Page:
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7

Arbitrary and machine precision It is important to understand that there are two different and in some respects separate numeric systems within Mathematica: machine-precision and arbitrary-precision. (I described this in brief here.) Machine-precision numerics are much faster than arbitrary precision numerics, therefore it is normally undesirable to ...


7

The sign of the radial coordinate is of course supposed to be non-negative, and indeed your example shows that the sign flips to a negative value after some time. However, this is an artifact of the special case you considered in the example: the case of zero angular momentum, pPhi = 0. If you give the angular momentum any arbitrarily small non-zero value, ...


5

Define the helper functions and variables like this: F[x_] := {x[[2]] x[[3]], -x[[1]] x[[3]], -0.51 x[[1]] x[[2]]} dt = 0.1; xi = {0, 1, 1}; Do not define xj since you need to use that as a single symbol in FindRoot. Now this equation, xj == xi + dt F[xj] makes sense if we substitute a concrete vector value for xj. If we don't the equation will still ...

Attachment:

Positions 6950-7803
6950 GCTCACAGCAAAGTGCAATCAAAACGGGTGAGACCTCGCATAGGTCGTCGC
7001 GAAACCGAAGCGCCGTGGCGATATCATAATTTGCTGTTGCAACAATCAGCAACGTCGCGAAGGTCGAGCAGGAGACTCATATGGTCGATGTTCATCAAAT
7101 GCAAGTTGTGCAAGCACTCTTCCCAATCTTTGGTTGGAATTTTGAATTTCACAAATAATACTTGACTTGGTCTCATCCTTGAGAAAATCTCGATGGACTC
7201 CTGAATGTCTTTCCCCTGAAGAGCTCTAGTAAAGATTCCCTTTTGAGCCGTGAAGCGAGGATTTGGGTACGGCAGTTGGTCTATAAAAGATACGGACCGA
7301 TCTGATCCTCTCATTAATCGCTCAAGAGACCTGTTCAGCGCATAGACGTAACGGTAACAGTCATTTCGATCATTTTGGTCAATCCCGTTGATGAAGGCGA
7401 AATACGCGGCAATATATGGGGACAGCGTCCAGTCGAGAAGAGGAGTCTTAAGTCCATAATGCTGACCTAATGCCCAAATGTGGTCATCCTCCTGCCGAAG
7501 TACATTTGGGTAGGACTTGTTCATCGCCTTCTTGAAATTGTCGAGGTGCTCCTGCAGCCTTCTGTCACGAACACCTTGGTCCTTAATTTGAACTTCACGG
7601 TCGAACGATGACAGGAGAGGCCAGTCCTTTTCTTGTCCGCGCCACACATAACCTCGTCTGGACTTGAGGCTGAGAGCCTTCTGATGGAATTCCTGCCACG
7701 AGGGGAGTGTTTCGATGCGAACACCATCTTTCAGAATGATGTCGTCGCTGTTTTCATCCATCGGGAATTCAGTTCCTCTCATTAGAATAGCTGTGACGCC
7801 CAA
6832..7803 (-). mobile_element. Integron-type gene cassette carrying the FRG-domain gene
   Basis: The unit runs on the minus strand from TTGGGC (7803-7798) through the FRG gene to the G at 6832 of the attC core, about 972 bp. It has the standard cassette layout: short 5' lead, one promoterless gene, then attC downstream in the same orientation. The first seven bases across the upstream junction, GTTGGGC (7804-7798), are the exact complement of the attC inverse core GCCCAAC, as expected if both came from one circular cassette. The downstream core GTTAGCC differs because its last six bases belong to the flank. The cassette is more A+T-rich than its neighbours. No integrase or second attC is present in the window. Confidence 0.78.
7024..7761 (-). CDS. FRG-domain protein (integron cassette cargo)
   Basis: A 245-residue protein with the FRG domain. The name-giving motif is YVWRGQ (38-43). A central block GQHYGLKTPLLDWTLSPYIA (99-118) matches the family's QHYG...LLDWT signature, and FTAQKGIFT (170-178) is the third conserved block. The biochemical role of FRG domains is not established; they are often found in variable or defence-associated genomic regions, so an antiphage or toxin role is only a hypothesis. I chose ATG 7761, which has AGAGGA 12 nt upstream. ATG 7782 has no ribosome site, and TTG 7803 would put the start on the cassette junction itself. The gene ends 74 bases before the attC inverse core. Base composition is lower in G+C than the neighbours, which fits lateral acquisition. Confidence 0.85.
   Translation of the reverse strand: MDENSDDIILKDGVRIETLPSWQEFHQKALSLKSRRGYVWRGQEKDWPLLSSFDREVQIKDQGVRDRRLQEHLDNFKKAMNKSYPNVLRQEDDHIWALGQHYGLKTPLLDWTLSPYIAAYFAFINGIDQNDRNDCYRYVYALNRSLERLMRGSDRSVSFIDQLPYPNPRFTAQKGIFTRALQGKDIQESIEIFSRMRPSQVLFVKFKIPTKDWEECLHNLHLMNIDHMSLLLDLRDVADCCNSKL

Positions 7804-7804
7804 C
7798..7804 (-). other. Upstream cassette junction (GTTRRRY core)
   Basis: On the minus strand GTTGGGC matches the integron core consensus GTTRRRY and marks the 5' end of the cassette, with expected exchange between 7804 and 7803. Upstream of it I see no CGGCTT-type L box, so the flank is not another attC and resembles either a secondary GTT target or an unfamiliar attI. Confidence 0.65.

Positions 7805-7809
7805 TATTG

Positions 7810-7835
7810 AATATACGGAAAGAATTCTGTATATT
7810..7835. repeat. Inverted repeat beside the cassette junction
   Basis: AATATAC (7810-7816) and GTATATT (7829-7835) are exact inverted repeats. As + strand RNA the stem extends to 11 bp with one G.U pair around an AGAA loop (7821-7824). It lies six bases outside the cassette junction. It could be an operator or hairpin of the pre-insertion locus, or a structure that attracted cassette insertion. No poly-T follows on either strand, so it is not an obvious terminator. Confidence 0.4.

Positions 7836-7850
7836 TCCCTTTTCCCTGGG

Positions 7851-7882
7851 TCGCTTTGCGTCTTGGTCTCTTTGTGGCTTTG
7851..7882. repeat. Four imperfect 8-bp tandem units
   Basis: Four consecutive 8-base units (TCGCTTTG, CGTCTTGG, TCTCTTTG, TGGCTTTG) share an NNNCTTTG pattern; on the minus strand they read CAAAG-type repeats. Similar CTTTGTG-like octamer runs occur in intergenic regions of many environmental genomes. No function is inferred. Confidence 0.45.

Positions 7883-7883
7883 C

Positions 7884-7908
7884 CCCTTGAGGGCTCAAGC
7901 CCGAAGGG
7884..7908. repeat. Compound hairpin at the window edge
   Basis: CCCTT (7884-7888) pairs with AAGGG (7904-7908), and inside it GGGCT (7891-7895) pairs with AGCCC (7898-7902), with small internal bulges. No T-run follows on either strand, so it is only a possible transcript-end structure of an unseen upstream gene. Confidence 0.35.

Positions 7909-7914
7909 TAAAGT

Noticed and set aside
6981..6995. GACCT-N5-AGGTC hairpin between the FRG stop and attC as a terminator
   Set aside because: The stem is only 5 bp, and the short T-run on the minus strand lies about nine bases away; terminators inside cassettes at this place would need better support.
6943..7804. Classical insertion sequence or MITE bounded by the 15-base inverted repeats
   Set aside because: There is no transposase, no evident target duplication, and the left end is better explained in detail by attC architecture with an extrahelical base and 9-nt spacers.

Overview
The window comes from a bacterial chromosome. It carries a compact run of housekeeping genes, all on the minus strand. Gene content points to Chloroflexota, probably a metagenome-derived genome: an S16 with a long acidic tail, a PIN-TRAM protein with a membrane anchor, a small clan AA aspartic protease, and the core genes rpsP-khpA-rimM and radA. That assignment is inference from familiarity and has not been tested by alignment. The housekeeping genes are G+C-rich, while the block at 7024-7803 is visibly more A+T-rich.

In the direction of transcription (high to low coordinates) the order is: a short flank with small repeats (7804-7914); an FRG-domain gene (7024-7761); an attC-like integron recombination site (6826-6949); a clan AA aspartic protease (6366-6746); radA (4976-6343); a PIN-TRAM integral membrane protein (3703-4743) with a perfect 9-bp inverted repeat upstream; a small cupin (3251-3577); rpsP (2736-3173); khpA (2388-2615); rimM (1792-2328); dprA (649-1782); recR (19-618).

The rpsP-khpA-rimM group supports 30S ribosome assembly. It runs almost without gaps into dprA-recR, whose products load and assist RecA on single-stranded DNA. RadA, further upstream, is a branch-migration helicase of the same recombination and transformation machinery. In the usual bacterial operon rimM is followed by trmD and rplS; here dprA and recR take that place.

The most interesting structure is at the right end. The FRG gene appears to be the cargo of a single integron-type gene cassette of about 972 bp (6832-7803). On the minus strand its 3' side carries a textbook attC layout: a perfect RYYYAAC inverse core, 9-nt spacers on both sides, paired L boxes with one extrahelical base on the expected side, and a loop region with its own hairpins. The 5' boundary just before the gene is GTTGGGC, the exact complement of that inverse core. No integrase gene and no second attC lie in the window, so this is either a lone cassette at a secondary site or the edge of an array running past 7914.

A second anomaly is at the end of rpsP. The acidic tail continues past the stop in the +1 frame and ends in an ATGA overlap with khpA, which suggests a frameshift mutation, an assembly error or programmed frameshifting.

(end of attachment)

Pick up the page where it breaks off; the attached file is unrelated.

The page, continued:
4

For the question of "why N function cannot work well", according to the documentation (Examples -> Scope -> Machine and Adaptive Precision): N[e,p] works adaptively using arbitrary-precision numbers when p is not MachinePrecision. Now the RandomReal[ ] function returns exactly MachinePrecision number(s), so I think that's why you can't use N[data, 4] ...


3

Plot[2 x - Sinh[x], {x, -Pi, Pi}] FindRoot[2 x == Sinh[x], {x, #}] & /@ {-2, 0, 2} {{x -> -2.17732}, {x -> 0.}, {x -> 2.17732}}


3

Mathematica 10 introduces Indexed allowing this without error messages: FindMinimum[(Sum[Indexed[a, i]*Cos[1.3], {i, 1, 2}])^2, {a, {2, 0}}] {3.97214*10^-18, {a -> {1., -1.}}}


2

Using Experimental`NumericalFunction framework directly (FindMinimum uses it under the hood) it is straightforward to get the numerical approximation of the Hessian: f = Experimental`CreateNumericalFunction[{x, y}, Cos[x^2 - 3 y] + Sin[x^2 + y^2], {1}, Hessian -> FiniteDifference]; f["Hessian"[{1.376384972443001`, 1.6786760817546214`}]] ...


1

Answering my own question from a while ago. Turns out the easiest method is using MMA’s built-in Computer Math library << ComputerArithmetic` (*Set Math Parameters*) SetArithmetic[6, 10, ExponentRange -> {-20, 20}]; fpConvert[x_, integerbits_, fractionbits_] := ComputerNumber[IntegerPart[x] + Round[FractionalPart[x], 2^-fractionbits]]; Let’s ...



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